Bret ‘Hitman’ Hart and Me, Wrestling With Book Sales

The wrestler, the authors, and the books

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Schlesinger waits for book buyers at the National Press Club book fair while former wrestler Bret "Hitman" Hart signs copies of his book.

Here's a lineup you could have caught at the National Press Club Tuesday night but won't be likely to see again anytime soon: politico-cum-historian Alvin Felzenberg, blogger/U.S. Newser/pretend-historian Robert Schlesinger, and retired professional wrestler Bret "Hitman" Hart.

It was the press club's 31st annual book fair, and the three of us were among 90-some-odd writers flogging our volumes: Hitman (selling his eponymous Hitman: My Real Life in the Cartoon World of Wrestling) and I (White House Ghosts: Presidents and Their Speechwriters) sharing a table and my old friend Felzenberg next to us selling The Leaders We Deserved, his book on the presidential rating game.

In front of us stretched an impressive line encompassing all variety of Washingtonians: young and old; professionally dressed and, ahem, less so; male and female. All lined up to meet . . . Hitman. Felzenberg and I watched in wonderment.

Professional wrestling was never my bag (a point perhaps driven home by my bow tie and oval, wire-rimmed glasses), so I had no earthly idea who Hitman was when I got to our table. I saw a stack of books with the title Hitman and wondered if I hadn't been paired with a retired CIA assassin.

He arrived a bit after we did. Thick-limbed with long hair pulled back in a ponytail, he was more soft-spoken than I would necessarily have expected from a professional wrestler. We chatted during a lull in his signing (his fans came in waves, punctuated by the occasional lull; I had waves of lull, punctuated by the occasional book-buyer). He had retired in 2000 and had had a stroke in 2002. He had worked on the book for six years, writing it himself. He said that it had helped him with the stroke recovery. When I observed that he seemed fully recovered, he said he was about 90 percent—he is still weaker on his left side, and when he gets tired, the left side of his face and mouth will droop. But, he added, he had done a lot better than many stroke victims. I kept expecting them to say , " Don't worry; you'll recover fully," he told me, but no one ever did because you just don't know.

He was a pleasant, unassuming fellow who was obviously used to the dizzying array of fans who approached (and whom he invariably thanked for coming out). Here was an older black man in a three-piece suit; here a young Hill type in a conservative suit: You really were a role model for me at an important time of my life ; here a 20-something blond named Laura: You inspired me to become a lawyer ; a gentleman wearing a camouflage Redskins baseball cap couldn't say enough nice things to Hitman and then spent a good chunk of the next half an hour just floating around the table; a young fan brought up a replica wrestling belt with Hitman's name on it for a signature; a middle-aged woman got a book and then came back 20 minutes later for a photo; a reporter asked if Hitman had any advice for Barack Obama (he did, but I didn't catch it).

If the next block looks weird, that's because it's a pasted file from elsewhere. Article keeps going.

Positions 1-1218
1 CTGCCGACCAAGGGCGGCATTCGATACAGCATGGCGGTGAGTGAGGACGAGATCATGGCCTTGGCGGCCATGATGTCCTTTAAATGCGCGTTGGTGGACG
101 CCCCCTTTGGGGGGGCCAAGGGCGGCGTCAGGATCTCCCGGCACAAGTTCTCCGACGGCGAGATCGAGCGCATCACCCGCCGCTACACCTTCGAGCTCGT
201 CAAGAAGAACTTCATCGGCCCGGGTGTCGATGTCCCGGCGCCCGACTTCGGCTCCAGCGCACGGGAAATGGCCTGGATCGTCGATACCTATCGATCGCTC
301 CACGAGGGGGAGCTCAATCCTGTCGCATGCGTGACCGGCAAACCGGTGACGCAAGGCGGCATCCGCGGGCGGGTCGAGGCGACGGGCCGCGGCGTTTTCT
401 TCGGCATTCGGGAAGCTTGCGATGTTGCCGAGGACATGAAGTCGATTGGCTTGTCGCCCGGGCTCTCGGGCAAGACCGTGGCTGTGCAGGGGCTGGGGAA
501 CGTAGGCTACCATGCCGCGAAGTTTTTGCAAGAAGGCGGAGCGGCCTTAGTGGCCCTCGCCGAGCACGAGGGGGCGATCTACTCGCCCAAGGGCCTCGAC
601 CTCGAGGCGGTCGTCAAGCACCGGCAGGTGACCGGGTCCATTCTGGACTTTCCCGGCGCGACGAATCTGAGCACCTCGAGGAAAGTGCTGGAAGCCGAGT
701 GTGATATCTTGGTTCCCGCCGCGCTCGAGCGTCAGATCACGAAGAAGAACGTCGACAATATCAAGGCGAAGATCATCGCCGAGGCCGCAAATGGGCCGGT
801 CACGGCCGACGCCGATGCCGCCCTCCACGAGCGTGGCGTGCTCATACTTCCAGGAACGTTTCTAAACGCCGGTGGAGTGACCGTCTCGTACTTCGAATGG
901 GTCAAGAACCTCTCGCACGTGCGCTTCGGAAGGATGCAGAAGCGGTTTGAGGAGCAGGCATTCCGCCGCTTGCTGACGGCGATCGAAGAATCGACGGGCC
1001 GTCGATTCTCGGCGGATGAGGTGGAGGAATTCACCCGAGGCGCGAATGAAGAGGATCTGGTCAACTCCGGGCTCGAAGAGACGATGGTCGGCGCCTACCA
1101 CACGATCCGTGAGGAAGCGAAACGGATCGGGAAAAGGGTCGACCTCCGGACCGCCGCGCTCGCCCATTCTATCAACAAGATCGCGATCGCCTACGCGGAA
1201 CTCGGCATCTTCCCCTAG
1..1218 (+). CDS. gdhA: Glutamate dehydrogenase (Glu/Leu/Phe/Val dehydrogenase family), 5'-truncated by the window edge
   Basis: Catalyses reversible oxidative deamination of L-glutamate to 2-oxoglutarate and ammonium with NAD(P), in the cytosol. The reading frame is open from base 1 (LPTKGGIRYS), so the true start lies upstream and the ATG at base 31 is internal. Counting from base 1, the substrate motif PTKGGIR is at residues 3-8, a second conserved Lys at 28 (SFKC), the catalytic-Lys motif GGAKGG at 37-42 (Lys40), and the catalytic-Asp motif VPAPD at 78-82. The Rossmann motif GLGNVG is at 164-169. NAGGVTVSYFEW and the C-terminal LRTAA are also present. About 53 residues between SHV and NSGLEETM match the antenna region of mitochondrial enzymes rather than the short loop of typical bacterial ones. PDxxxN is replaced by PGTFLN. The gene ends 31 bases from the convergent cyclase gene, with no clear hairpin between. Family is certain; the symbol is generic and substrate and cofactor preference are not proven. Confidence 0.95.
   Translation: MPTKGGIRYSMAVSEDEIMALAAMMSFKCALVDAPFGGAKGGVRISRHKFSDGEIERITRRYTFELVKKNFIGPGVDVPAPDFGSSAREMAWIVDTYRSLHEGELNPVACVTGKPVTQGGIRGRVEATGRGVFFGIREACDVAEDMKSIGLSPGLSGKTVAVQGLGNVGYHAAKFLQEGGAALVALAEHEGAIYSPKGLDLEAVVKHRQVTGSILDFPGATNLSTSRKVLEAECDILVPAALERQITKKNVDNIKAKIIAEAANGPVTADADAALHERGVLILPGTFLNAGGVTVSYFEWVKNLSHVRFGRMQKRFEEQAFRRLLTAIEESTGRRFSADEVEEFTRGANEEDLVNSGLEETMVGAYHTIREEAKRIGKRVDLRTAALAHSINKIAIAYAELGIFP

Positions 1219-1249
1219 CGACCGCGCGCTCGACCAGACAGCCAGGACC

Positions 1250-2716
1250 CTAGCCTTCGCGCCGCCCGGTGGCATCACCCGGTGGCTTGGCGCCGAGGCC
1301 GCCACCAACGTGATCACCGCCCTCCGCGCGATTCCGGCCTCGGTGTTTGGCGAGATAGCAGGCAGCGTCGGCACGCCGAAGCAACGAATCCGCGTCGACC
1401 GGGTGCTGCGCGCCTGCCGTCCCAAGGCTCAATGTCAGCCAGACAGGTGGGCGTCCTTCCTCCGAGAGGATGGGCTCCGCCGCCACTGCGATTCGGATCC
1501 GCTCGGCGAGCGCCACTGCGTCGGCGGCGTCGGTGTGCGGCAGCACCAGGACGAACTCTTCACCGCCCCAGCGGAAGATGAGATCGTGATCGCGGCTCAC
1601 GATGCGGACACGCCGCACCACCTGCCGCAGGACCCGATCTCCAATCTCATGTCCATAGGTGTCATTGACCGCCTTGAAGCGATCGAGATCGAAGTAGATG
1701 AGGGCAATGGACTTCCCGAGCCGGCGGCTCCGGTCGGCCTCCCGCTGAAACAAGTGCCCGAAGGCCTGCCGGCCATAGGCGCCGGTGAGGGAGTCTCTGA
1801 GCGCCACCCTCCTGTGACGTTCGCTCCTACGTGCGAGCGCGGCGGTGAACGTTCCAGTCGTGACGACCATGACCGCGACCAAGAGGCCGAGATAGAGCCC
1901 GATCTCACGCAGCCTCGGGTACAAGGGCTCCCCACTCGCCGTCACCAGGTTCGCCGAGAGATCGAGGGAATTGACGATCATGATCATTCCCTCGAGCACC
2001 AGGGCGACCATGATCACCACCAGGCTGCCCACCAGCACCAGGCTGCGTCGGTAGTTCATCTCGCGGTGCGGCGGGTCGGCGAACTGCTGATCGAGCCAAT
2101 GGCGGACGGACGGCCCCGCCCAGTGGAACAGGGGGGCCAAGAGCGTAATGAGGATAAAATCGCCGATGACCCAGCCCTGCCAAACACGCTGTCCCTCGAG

"This is complete culture shock," a bemused Felzenberg said to me as we watched the crowd. We made jokes about having the "readers we deserve."

A different Laura asked me to inscribe White House Ghosts and then slid over to get a copy of Hitman signed. I love speechwriters, she explained. My sister loves wrestling. This is perfect. She had her picture taken with both of us.

I couldn't quite figure out the book-fair etiquette. People would wander up to the table or give a hard glance while walking by a few feet away, examining the book. We would sit and wait. Were we supposed to make eye contact? Pretend we didn't see someone picking up, flipping through, and then putting back down the works into which we had poured so much? I tried to engage and later to ignore.

"Oh, speechwriters. I get it," one white-haired lady said after looking at the book. Apparently, she was hoping for things that would go bump in the night.

Most frustrating were those who would flip through the book, ask questions, engage in conversation ... and then wander away. I started to fantasize about dispatching Hitman to corral these book teases.

We were a small corner of the press club's main lounge, with luminaries like Helen Thomas and Antonin Scalia elsewhere in the room. I felt I could not abandon my post to check out the rest of the scene, though, lest I miss a sale (and regardless of how much the fullness of my bladder was asserting itself). Felzenberg made one circuit, coming back with a stack of books, including the brilliantly conceived Jewish Pirates of the Caribbean: How a Generation of Swashbuckling Jews Carved Out an Empire in the New World in Their Quest for Treasure, Religious Freedom—and Revenge. (I'm not making that up. Go ahead and click through—I can wait.)

Are you related to Dr. Laura? It was a young woman. No, I explained, different spelling of the last name. Nevertheless, I pitched the woman on White House Ghosts , and we chatted for five minutes. She loves insider books—this is perfect. She was going to take a turn around the room, she said, but would be back for a copy of the book.

She disappeared into the passing crowd. I didn't see her again.

  • Click here to read more by Robert Schlesinger.
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